HIV vaccine news: Antibody injection delays HIV-like infection
May 18 is National HIV Vaccine Awareness Day—a day set aside to bring awareness and support to research dedicated to finding a safe and effective vaccine for HIV.
A recent article published in Nature shared research showing that single monoclonal antibody injections are able to prevent an HIV-like infection when tested in monkeys. The researchers tested antibodies named VRC01, VRC01-LS, 3BNC117, and 10-1074 and found that single antibody therapies prevented infection in monkeys who were repeatedly exposed to an HIV-like virus (SHIV) over the course of months.
“If administered to populations at high risk of HIV-1 transmission, such an immunoprophylaxis regimen could have a major impact on virus transmission,” said Gautam and colleagues.
Broadly neutralizing antibodies prevent HIV from entering cells by attaching to proteins on the surface of virus particles. Once antibodies bind to HIV, it’s thought that they mark the virus for destruction by signaling the body’s natural immune defense system.
Experts hope that monoclonal antibody therapies could be used as an additional HIV prevention therapy for people at high risk for HIV infection. The current study offers some hope that this might be possible with a single, one-time injection.
Previous studies have established that 3BNC117, VRC01, and 10-1074 are broadly neutralizing—that is, they are effective against a broad range (up to 80%) of viral strains. The current study tested how well an infusion of each of these different antibodies, and a fourth improved-upon version of VRC01 named VRC01-LS, worked to prevent SHIV infection in monkeys who were rectally-exposed every week to SHIV.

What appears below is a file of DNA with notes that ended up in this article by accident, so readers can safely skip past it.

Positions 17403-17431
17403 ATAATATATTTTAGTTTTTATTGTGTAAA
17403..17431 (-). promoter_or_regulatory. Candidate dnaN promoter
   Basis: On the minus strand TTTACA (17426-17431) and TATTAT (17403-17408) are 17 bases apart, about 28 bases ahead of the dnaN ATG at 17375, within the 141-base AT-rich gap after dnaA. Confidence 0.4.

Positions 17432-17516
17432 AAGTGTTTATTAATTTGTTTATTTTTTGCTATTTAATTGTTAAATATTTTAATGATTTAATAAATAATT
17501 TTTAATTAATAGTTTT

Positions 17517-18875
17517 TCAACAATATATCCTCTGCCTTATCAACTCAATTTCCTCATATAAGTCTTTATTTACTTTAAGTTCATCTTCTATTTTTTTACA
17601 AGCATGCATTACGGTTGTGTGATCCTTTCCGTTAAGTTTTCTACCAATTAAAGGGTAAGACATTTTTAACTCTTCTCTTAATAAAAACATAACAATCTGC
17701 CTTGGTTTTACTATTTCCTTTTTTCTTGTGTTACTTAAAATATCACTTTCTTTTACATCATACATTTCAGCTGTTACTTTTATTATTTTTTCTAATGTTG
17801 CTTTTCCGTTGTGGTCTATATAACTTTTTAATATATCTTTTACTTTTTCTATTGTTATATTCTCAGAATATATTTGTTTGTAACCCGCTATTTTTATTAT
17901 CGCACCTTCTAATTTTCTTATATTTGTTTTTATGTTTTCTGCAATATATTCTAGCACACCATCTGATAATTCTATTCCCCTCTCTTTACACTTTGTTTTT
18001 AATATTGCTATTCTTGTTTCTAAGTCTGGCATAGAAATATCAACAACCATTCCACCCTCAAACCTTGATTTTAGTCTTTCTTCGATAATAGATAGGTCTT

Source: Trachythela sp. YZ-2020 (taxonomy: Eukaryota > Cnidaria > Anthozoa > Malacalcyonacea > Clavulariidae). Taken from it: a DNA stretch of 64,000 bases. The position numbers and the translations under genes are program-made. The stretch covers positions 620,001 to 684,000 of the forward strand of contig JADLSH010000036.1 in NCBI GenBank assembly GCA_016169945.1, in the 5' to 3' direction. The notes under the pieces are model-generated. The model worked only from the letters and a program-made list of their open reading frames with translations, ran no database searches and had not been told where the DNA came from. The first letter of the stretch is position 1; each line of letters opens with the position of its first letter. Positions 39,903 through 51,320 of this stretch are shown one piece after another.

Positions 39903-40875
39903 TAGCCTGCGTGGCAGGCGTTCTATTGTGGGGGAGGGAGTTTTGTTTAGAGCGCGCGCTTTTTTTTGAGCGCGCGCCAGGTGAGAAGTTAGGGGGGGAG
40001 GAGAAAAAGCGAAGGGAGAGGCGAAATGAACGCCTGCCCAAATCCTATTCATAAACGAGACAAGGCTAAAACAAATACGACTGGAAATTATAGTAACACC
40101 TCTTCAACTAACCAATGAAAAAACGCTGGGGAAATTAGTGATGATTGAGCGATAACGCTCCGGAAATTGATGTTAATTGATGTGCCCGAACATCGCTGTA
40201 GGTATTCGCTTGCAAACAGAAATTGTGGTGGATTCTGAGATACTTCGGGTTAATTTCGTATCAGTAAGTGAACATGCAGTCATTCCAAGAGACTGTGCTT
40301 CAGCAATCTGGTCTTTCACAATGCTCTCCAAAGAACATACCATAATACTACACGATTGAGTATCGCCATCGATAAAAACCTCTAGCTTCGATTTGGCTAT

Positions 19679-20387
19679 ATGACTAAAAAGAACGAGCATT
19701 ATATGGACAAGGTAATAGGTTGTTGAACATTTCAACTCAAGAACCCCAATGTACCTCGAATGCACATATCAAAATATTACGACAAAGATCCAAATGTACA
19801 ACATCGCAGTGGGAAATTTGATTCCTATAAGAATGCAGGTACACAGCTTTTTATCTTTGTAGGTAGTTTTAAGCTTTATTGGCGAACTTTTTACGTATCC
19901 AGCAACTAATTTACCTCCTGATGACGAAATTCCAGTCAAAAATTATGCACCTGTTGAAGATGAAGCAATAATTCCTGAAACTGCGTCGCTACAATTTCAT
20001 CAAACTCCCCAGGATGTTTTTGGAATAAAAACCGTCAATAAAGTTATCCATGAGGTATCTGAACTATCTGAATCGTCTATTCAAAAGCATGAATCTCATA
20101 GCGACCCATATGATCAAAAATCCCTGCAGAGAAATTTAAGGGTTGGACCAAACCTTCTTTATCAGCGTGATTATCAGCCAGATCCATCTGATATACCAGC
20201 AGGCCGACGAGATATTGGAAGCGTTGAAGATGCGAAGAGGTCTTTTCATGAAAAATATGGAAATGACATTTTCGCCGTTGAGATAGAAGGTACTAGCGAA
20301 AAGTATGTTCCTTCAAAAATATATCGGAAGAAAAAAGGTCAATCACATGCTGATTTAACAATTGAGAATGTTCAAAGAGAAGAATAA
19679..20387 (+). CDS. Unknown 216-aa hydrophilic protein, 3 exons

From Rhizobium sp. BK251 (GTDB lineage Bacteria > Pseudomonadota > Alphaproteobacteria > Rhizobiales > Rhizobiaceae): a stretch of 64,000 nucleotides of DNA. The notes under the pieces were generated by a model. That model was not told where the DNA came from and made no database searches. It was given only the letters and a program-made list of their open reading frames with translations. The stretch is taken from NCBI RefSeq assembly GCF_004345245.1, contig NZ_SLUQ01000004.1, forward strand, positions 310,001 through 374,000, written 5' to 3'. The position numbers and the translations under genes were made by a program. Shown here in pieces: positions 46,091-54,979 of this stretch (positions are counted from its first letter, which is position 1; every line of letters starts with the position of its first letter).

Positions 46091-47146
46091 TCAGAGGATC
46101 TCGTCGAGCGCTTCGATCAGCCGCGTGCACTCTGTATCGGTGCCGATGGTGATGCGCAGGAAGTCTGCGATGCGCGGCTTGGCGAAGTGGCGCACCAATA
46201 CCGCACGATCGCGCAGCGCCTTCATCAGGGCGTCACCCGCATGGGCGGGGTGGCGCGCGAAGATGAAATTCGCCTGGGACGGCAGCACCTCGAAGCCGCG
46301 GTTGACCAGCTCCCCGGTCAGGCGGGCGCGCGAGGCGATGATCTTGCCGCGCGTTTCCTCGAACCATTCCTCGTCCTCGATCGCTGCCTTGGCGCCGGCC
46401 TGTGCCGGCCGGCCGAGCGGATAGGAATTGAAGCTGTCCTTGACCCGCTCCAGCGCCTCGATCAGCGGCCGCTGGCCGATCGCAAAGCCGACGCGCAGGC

Monkeys who did not receive an antibody infusion quickly seroconverted—within a median of 3 weeks.
In all cases, an antibody treatment delayed seroconversion. VRC01 delayed infection by a median of 8 weeks; 10-1074 by 12.5 weeks; 3BNC117 by 13 weeks, and VRC01-LS by 14.5 weeks.
Although none of the therapies provided permanent protection against SHIV infection—as a vaccine might—the antibody infusions might be useful as an additional HIV prevention tool. “This might turn out to be a seasonal alternative to a vaccine until we really know how to make one,” said Malcolm Martin of the US National Institute of Allergy and Infectious Diseases, in an accompanying Nature article.
“This has the advantage over PrEP because you don’t have to worry every day — that’s the take-home point here,” said Martin.
Gautam, R. and others. A single injection of anti-HIV-1 antibodies protects against repeated SHIV challenges. Nature. April, 2016.
Hayden, E. Antibody infusions provide long-term defence against HIV-like infection. Nature. April, 2016.